6) Your recent TED talk on “leaving the comfort zone.” Can you give us a summary of that, and why that topic is so important to you?
I am constantly in awe of the incredible moments we can experience when we go outside our routine. Magic lies beyond your comfort zone. We often stop ourselves from experiencing so much because we are afraid.
Fear is the reason many of us don’t fulfil all our dreams, not because we are not good enough. We are afraid to step outside our comfort zones, break routines and take chances but the most magical moments in life will happen when you allow yourself to step outside your comfort zone. My entire journey till date, my career, all the incredible experiences I’ve had, and people I’ve met have all been because of that. In my TED talk, I speak about my journey and also encourage people to get out of their comfort zones even if in the smallest of ways because when you let go of fear, the sky’s your limit.
7) Of the wide variety of projects you have sung on so far (films, adverts, compilations, etc) what has been your favorite?
I enjoy the variety of work I’ve done in films/adverts but my deep passion has always been in Crossover music. My favourite project so far which is really close to my heart is a single that I released last year. It’s a Indian fusion rendition of the Morricone classic “Nella Fantasia”.
8) Your facebook bio states that you have worked with Mauro Malavasi, a producer of Pavarotti and Bocelli. Your website promises an upcoming album. Can you give us any hints / teasers / ideas of your musical direction?
I worked with Mauro Malavasi in Bologna for about a month and it was a magical experience. He taught me a lot, especially how to dig deep into my emotions while singing. Without giving much away, the music that I plan to release this year will follow along my path of bringing people closer together through music.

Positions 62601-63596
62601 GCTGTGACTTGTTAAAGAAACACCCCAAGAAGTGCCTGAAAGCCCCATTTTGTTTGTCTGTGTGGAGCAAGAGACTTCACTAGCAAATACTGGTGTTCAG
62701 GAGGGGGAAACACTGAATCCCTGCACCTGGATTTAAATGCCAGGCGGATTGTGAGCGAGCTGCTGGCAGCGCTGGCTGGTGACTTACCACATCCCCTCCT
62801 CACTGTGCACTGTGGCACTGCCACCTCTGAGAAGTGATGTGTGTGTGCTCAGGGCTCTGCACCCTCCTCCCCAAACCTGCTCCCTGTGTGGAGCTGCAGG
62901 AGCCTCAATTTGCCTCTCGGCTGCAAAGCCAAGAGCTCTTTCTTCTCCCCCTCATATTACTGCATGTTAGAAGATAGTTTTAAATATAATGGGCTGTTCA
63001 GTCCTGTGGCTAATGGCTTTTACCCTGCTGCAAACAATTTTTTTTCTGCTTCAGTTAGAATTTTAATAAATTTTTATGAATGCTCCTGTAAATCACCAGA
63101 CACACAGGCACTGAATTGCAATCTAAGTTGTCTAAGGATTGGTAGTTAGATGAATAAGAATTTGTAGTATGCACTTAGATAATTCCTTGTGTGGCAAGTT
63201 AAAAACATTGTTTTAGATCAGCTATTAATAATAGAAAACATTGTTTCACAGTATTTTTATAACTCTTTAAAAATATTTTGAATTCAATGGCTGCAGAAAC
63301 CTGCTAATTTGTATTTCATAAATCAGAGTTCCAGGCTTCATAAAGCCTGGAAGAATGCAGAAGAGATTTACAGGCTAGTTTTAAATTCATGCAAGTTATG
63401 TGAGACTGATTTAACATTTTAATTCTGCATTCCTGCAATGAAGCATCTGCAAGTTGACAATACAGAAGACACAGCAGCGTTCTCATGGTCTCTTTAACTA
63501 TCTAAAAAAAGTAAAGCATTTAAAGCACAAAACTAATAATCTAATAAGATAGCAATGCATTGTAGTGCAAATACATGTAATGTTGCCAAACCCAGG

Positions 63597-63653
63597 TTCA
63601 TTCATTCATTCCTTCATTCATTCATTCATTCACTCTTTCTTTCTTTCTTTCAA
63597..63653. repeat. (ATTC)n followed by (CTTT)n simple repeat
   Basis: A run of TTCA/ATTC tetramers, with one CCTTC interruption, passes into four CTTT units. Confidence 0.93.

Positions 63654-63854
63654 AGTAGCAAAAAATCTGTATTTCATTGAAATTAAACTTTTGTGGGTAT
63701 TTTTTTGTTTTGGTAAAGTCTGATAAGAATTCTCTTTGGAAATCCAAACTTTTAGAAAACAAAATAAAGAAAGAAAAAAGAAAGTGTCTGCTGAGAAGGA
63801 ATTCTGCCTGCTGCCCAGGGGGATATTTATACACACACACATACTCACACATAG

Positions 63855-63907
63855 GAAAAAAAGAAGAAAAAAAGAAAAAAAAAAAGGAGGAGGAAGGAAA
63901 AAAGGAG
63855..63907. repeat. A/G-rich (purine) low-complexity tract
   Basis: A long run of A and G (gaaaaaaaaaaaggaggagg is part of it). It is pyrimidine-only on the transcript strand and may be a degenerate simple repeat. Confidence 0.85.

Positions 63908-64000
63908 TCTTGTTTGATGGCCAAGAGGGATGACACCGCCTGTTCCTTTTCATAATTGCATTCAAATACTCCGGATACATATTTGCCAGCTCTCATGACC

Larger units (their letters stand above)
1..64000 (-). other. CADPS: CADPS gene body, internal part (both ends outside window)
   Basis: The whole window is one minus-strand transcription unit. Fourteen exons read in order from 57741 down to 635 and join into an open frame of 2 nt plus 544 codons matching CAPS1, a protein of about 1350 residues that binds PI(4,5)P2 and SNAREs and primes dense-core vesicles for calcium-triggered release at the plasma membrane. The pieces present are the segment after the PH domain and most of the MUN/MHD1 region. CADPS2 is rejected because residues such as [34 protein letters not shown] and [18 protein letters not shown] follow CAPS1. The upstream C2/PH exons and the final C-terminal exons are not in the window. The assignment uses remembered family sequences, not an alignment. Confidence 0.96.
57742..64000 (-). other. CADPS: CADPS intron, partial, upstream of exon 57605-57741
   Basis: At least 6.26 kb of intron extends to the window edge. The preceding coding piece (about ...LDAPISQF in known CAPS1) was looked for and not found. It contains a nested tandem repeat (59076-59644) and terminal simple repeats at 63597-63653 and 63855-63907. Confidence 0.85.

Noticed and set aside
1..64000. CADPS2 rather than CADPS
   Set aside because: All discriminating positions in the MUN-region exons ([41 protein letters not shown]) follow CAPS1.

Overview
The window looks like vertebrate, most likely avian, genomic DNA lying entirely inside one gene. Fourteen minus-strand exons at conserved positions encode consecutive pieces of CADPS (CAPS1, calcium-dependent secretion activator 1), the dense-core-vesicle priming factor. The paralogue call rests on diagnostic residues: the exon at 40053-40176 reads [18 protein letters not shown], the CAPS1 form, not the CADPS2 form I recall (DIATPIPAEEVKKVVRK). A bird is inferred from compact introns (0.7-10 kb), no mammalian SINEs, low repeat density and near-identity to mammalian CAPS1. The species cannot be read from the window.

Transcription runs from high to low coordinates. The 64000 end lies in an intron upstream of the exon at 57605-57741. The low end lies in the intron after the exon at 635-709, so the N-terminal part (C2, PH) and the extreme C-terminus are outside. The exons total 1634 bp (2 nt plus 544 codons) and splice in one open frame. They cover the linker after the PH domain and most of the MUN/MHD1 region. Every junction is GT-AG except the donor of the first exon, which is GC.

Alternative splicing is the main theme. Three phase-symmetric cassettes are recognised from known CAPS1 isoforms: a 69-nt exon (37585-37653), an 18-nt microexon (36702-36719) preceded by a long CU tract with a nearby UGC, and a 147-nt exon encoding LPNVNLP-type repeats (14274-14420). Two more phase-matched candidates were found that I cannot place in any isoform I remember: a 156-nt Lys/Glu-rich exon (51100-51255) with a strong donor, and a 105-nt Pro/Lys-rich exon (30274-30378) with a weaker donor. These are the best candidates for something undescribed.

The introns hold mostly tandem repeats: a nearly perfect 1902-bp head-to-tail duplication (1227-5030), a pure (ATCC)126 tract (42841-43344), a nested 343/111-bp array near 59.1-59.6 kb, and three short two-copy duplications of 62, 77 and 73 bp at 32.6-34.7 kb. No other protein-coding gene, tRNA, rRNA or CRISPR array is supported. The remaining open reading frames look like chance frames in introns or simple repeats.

9) You have a history of travelling — back to your home in Canada, to Italy, to Thailand… do you plan on staying mainly located in India, or do you foresee moving to another location to pursue further music opportunities?
I am somewhat a nomad. I travel a lot but in the past India has been my base. This year, I definitely foresee spending a lot more time in the US and Europe to pursue my crossover career further.
10) Did you finish your studies at McGill University before moving to India? How important do you think a college degree is to those interested in the performing arts?
I didn’t complete my studies at McGill. During my second year I was feeling very confused, here I was accepted into one of the best opera programs in the world but in my gut I knew it wasn’t the degree that was going to give me a career in singing, it was the opportunities already knocking in front of me, especially if I wanted to get into mainstream music. I had a lot of opportunities at that time but I couldn’t explore any of them because I was in school. This is where I talk about letting go of fear. It was one of the most difficult decisions to leave at a time when all of my friends were studying, to pursue a career which is very uncertain, but if I didn’t take the chance when I did, I really don’t know where I’d be now!